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Jepson Field Book volume 31 page 52 | University and Jepson Herbaria Archives, University of California, Berkeley

 
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Title:
Jepson Field Book volume 31 page 52
Description:
Columbia          2200 ft. ----------  makes a quick hot fire. It does not hold its heat as long as "Chaparral" (Ceanothus cuneatus) which is an admirable summer firewood. This species is used by the Chinese and Portugese. Chaparral is the regular cattleman's name in this region for Ceanothus cuneatus. No. 6284. Calochortus venustus Dougl. Fred Grant, youngster, bright and enterprising, brings in a fine quantity of Mariposas. They are the finest I ever saw. The largest petals measure 2 1/2 inches long and 2 1/4 inches wide. The flowers average 1 1/2 to 2 inches long. Sonora. :::::::::  May 28, 1915          [Tuolumne Co.] ----------  No. 6285. Calochortus lutens Dougl. [= C. superbus Purdy] Gland lunate or slightly curved, often with a brownish pencilled area above it in middle of petal or sometimes a brown spot in centre, and every variation between the two. Glands do not reach to edge! of petals. Jackass Hill. -- Wm. Grant. No. 6286. Calochortus lutens Dougl. var. oculatus Wats. [= C. vestae Purdy] Like the preceding but usually white (sometimes yellow) and with marked central dark velvety brown eye-spot. The gland is lunate, its tips reaching to either margin of the petal. The petal below the eye spot & side to side is penciled with brown. -- Miss Gilkey at White Quarry.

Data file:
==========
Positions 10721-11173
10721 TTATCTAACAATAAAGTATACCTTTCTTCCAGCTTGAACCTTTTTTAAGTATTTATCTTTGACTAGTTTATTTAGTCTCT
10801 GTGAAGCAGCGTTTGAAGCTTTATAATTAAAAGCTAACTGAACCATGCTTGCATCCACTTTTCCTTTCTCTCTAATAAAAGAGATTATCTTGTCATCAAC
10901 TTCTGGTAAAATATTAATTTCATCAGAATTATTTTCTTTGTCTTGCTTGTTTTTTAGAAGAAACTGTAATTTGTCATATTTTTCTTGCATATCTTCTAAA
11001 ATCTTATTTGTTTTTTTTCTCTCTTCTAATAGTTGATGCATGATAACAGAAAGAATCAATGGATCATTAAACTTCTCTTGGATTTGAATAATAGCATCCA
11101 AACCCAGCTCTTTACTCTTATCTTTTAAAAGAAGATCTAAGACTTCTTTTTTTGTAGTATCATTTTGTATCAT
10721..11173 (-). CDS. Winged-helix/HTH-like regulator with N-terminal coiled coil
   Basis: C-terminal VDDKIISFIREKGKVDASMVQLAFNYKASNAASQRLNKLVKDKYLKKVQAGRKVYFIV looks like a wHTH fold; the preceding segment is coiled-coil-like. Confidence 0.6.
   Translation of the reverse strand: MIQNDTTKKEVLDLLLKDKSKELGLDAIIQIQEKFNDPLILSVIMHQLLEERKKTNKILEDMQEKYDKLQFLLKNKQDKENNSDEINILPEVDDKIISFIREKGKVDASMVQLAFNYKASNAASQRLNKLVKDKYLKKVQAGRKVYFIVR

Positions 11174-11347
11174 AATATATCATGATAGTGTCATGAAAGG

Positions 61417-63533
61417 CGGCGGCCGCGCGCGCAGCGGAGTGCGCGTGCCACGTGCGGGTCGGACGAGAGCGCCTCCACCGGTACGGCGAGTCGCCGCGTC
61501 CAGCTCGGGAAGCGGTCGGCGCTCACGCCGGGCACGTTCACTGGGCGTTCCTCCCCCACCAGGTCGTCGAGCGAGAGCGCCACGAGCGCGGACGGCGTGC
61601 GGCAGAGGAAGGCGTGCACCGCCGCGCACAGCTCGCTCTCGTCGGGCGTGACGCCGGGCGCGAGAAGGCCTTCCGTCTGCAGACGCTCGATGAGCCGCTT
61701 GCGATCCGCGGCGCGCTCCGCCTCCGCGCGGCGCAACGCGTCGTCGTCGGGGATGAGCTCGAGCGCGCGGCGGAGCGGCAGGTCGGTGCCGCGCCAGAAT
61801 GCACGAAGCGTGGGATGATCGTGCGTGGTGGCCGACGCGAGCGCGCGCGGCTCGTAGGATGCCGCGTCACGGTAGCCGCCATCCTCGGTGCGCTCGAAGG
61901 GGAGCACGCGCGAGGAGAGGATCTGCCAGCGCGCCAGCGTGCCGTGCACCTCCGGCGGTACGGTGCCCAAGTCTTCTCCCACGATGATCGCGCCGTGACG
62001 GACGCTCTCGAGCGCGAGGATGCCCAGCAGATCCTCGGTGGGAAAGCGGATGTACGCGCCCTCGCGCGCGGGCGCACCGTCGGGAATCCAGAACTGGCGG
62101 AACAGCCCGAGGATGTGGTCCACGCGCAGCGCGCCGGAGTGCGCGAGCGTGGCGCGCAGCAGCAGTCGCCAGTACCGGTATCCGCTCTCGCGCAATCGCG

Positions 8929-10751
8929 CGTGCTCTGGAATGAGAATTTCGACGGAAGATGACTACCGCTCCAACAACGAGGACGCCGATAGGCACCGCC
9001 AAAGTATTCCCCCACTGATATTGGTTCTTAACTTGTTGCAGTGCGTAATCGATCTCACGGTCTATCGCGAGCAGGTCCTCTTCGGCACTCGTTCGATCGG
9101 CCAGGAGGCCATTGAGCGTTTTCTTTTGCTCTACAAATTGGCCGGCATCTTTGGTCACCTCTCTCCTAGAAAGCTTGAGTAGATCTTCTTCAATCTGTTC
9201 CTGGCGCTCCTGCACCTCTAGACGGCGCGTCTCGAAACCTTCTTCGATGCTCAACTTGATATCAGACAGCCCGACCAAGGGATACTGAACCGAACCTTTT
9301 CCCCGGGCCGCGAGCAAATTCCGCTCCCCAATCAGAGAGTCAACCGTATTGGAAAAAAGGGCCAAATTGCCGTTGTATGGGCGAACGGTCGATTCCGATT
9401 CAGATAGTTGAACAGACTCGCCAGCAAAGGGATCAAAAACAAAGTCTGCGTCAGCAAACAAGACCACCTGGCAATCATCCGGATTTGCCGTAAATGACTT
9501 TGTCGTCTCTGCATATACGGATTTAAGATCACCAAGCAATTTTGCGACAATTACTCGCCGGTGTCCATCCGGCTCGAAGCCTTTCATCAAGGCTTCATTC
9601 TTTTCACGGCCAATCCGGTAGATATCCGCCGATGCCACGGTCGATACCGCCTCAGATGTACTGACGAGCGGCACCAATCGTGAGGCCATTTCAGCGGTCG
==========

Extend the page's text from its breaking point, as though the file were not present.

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http://ucjeps.berkeley.edu/images/fieldbooks/volume_31/img819.jpg
Repository:
University and Jepson Herbaria Archives, University of California, Berkeley
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